“I can look back and see how it was, and I can compare it with what it is right now,” Ponder said. “And it’s a big difference, really big difference.”

The department of 165 sworn officers includes 24 black officers, two Hispanic officers and one Asian officer. There are 13 women on the force, including three who are black, according to police.

As the city’s population dwindled from about 80,000 to 72,000 between 2000 and 2014, the Hispanic population grew from 1.2 percent to 2.6 percent. The U.S. Census Bureau recorded the city’s makeup in 2010 as 69.1 percent white, 24.2 percent black and 2.6 percent Latino.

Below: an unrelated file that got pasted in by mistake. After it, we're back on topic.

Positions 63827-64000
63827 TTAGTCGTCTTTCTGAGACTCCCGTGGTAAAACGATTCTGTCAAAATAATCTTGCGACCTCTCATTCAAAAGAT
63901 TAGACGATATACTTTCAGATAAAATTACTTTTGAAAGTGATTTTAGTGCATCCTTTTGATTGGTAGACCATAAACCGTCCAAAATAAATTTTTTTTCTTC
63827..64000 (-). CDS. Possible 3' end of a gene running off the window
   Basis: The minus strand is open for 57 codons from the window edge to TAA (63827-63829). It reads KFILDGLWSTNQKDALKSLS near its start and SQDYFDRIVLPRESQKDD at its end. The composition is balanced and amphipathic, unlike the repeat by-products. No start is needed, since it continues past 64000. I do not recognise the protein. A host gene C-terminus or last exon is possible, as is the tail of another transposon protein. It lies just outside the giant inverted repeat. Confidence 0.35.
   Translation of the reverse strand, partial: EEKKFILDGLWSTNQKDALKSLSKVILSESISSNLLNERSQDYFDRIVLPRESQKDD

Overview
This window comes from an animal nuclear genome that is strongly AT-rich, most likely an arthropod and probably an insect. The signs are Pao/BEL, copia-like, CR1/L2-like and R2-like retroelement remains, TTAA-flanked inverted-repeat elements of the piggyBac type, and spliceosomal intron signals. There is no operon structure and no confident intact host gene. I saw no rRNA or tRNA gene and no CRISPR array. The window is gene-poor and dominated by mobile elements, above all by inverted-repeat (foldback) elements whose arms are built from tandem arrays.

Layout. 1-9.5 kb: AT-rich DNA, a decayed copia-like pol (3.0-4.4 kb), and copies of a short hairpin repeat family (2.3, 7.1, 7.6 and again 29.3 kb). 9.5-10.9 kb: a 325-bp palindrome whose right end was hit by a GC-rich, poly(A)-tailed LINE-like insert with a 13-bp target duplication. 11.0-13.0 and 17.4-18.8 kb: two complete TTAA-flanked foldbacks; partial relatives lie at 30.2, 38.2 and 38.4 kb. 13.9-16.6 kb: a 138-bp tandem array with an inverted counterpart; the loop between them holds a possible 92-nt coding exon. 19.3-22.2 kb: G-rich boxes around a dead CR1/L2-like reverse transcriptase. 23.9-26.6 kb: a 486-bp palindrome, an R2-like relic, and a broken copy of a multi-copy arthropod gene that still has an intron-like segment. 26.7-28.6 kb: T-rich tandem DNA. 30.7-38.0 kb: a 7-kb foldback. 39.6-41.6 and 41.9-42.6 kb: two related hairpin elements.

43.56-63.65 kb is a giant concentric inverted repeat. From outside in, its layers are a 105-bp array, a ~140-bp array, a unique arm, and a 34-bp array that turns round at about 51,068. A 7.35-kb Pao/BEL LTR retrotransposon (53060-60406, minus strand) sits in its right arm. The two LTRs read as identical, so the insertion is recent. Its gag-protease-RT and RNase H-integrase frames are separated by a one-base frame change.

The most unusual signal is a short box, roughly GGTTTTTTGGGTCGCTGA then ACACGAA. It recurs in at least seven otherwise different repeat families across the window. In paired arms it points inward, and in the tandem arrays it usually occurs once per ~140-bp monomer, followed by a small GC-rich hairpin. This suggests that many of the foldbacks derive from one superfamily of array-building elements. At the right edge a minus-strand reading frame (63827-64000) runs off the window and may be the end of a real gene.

The Canton Police Department’s new goal has been to work with youth, community groups, and black and Hispanic leaders toward a safer city.

“If we don’t have respect, people don’t trust us,” Lawver said. “They’re not going to call us. They’re not going to confide in us, and we’ll never reach any type of potential.”

With a department history [of] racial tension, misconduct and brutality, administrators know it will take time. They’ve tried to communicate better with residents, in English and Spanish, and explain their policies and practices at community meetings.

People have responded in kind. The Stark County NAACP invited area law enforcement and state Attorney General Mike DeWine to have a dinner conversation last spring at the first local gathering of its kind.